Digital criminals are on the prowl, and they’re after business data of all kinds, hunting for vulnerable companies of all sizes.
The lay of the cyber-security landscape is one that includes a lot of unnecessary loss. Did you know that 90% of the data breaches that occurred in the first half of 2014 could have been prevented?
When it comes to how small business were protecting themselves against the kind of digital break-ins that plagued companies last year? Only 3% were financially protected against the losses that could result from hackers breaking into their networks, according to Advisen. That’s a lot of small businesses at risk.
You don’t have to have your own IT department to beat those kind of stats. What you do need is a little time, a modest budget, and the following seven steps in mind. Read on for simple security measures your small business can take right away to safely lock up your valuable data.
1. Install a firewall.
A firewall is a piece of hardware in your computer network that keeps intruders from getting into your system while still allowing you to communicate with the outside world. Working with an IT firm that is knowledgeable about the needs and demands for a small business is recommended. Or, if you have a POS system, speak to them about providing a SMB firewall, they are already familiar with your computer network and the access a POS system needs. Small-business firewalls can be had for about $1,000. Pick one that not only detects/blocks intrusions, but also protects against malware (programs that cripple computers).
2. Guard your Wi-Fi (at work and away).
A large majority of small businesses provide free or open access to a Wi-Fi signal for their customers to use. If you do, make sure that open Wi-Fi signal is segregated from the rest of your business computer network. Don’t leave your business Wi-Fi open for just anyone to use. Turn on your router’s passwords and set a secure password. Use a firewall to create a segregated network to isolate your business data communications from your free open communication
3. Safeguard e-mail.
Email is an easy and convenient form of communication and has incredibly simplified communication and how we send documents, photo’s, etc. Email is likely the most commonly used resource for hackers to gain entry into your system. Setting an email policy of what to open and access from email will greatly reduce your exposure to these criminals. Here are some safeguards you should put in place:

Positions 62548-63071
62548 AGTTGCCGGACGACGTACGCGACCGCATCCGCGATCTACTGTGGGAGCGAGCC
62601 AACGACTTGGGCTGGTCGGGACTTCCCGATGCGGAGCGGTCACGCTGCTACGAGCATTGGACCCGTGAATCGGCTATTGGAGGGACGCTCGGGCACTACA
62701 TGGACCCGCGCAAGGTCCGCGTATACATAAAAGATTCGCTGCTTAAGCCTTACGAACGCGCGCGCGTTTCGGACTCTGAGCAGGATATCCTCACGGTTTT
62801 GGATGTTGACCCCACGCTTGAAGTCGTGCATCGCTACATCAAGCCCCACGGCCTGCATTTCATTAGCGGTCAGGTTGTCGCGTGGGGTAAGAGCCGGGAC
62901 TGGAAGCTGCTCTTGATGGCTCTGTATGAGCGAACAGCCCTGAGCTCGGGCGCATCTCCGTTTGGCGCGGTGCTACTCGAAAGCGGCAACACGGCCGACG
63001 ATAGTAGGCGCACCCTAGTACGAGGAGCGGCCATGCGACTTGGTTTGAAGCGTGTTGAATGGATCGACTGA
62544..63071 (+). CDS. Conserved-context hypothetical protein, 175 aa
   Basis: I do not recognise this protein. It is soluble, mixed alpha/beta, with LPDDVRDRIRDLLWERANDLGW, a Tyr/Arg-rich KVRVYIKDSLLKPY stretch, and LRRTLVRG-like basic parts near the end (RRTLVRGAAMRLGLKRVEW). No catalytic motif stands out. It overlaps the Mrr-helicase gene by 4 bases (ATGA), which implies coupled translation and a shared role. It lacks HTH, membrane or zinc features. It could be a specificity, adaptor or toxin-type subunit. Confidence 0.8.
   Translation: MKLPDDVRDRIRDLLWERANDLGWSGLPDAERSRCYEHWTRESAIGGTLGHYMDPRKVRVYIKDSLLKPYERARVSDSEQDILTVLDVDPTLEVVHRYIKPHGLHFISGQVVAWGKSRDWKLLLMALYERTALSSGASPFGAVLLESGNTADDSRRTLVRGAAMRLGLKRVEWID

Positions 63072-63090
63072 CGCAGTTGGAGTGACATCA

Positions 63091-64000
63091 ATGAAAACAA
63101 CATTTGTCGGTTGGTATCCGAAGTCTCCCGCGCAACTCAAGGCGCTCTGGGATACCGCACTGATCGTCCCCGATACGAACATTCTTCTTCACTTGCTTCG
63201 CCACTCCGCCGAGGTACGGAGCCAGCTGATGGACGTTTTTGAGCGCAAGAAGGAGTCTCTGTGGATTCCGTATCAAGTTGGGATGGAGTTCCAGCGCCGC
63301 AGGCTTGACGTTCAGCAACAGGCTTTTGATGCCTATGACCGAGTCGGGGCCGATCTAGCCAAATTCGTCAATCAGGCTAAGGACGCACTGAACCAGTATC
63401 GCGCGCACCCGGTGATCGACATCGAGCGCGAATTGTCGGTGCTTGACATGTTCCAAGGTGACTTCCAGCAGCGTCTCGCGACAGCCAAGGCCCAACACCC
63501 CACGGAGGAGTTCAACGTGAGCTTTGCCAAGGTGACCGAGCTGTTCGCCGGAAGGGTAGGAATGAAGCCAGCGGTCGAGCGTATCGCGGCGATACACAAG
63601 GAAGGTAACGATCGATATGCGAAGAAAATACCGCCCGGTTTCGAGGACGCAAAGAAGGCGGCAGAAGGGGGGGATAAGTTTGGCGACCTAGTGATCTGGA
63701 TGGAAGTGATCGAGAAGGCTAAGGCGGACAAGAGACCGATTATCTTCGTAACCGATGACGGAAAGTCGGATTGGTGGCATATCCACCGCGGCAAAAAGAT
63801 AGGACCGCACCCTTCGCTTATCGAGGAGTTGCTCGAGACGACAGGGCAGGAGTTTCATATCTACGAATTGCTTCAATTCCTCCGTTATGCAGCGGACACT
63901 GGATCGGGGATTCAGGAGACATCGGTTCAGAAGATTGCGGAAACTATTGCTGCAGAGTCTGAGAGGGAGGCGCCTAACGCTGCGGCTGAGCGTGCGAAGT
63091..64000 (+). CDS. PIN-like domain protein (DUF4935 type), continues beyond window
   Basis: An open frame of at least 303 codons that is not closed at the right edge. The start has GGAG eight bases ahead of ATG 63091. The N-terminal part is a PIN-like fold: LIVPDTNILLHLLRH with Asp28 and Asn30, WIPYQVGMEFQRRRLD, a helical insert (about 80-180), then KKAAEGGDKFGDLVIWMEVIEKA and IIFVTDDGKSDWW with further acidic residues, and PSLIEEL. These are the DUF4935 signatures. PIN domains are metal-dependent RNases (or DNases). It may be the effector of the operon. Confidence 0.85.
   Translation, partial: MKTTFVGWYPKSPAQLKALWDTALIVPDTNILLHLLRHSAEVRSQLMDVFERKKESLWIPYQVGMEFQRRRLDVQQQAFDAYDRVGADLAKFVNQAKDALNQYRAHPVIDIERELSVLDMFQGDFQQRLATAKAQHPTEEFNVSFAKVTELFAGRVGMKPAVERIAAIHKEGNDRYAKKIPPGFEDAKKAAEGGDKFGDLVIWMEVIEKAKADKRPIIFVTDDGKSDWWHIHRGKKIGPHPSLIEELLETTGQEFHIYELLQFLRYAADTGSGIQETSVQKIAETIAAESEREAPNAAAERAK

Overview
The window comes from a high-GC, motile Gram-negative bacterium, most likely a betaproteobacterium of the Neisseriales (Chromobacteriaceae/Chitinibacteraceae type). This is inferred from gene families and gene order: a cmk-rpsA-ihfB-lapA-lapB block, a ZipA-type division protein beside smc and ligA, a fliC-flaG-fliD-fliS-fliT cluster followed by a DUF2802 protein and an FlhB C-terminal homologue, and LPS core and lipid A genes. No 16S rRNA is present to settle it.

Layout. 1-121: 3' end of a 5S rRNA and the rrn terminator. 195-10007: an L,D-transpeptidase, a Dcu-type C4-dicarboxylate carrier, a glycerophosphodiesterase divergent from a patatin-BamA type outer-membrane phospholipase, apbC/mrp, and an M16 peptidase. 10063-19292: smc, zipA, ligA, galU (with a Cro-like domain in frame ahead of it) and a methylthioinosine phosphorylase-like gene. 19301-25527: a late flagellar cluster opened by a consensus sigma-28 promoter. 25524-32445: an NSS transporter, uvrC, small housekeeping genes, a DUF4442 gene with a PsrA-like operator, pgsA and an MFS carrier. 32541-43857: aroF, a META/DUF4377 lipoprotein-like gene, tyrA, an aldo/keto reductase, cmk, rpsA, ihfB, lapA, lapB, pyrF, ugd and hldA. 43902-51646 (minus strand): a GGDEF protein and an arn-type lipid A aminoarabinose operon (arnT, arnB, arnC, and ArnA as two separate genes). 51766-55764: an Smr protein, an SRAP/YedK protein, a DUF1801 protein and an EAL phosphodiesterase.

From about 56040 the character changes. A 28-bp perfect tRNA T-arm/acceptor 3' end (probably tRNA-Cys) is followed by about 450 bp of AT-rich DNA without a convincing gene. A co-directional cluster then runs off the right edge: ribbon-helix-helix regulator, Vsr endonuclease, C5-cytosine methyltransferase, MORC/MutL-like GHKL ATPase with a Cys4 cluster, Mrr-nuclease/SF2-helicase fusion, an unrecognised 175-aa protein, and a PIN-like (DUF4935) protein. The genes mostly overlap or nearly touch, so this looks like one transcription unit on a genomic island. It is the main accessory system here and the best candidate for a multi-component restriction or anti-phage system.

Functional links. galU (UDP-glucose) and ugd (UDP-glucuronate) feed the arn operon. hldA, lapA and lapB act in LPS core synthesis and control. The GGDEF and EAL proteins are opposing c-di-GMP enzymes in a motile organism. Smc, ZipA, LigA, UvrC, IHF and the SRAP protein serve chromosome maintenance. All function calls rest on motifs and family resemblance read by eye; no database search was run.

1) Do not open emails from sources you do not know.
2) Do not open an attachment in your email you are not expecting FROM ANYONE even family(you can always call and ask).
3) Do not click on links in your email you cannot verify their paths.
4) Use an email client that allows you to hover a link and show its true path.
5) Use a free email service(Gmail, Yahoo, Hotmail, etc) when its required to share your email in a public forum.
Encrypt every bit of data, end to end. Put simply, encryption means that your e-mails and all they contain get changed to unreadable code as they leave your device. They are then rendered back into a legible form on the recipient’s end. Your devices may be able to do this already. If not, third-party encryption software is readily available and typically inexpensive.
4. Install anti-virus software.
Make certain that the antivirus protection you add to each device in your office is robust enough to include anti-phishing, anti-spyware, and anti-malware protection. Also, be certain to protect your mobile devices as well as your desktop computers. Many internet service providers will give their users a free anti-virus software that works well (Typically Mcaffee).
5. Update your operating systems and browsers.
If it isn’t broke don’t fix it is a bad thought process when it comes to technology. Hackers learn how to break into software. Companies update their software to eliminate the weak spots these intruders discover along the way. When you keep each computer’s software and Web-searching tools current, it allows you to “fill” the security holes hackers have found. Continuing to use old outdated software for personal and business use is inviting to the criminals who sell your information.
6. Go further than single passwords.
Your password should be either a phrase mixed with letter, numbers and symbols or 3 words with the same for example C@liforni@Nurs3ryGo1den would work well. Don’t stick your password on the bottom of your keyboard. Multi-factor authentication is the new and growing standard across industries. Its cumbersome but in today’s world its necessary. The way it works is that users are required to input more than just a username and password to gain access. They’re asked for an additional, temporary code or they’re required to plug in a specific device before they can work with your server or system. Once you have your multi-factor authentication set up, read Small Biz Ahead’s previous article about 7 Passwords You Should Never Use.
7. Shred your documents.
These days we almost always focus on digital security, but remember that the paperwork you discard poses a data-theft threat, too. Shred those stacks of sensitive documents!
When you’ve checked off the items in the preceding list, you can get back to work. You’ll know that you’re covering your company — and your customers — from data predators who target even the smallest of businesses in this world.
Data security shouldn’t cost you an arm and a leg. And it shouldn’t take up all your time. But the hours and money you could lose from a compromised network — that’s a price most small businesses simply can’t afford to pay. It can be the difference of in business versus out of business.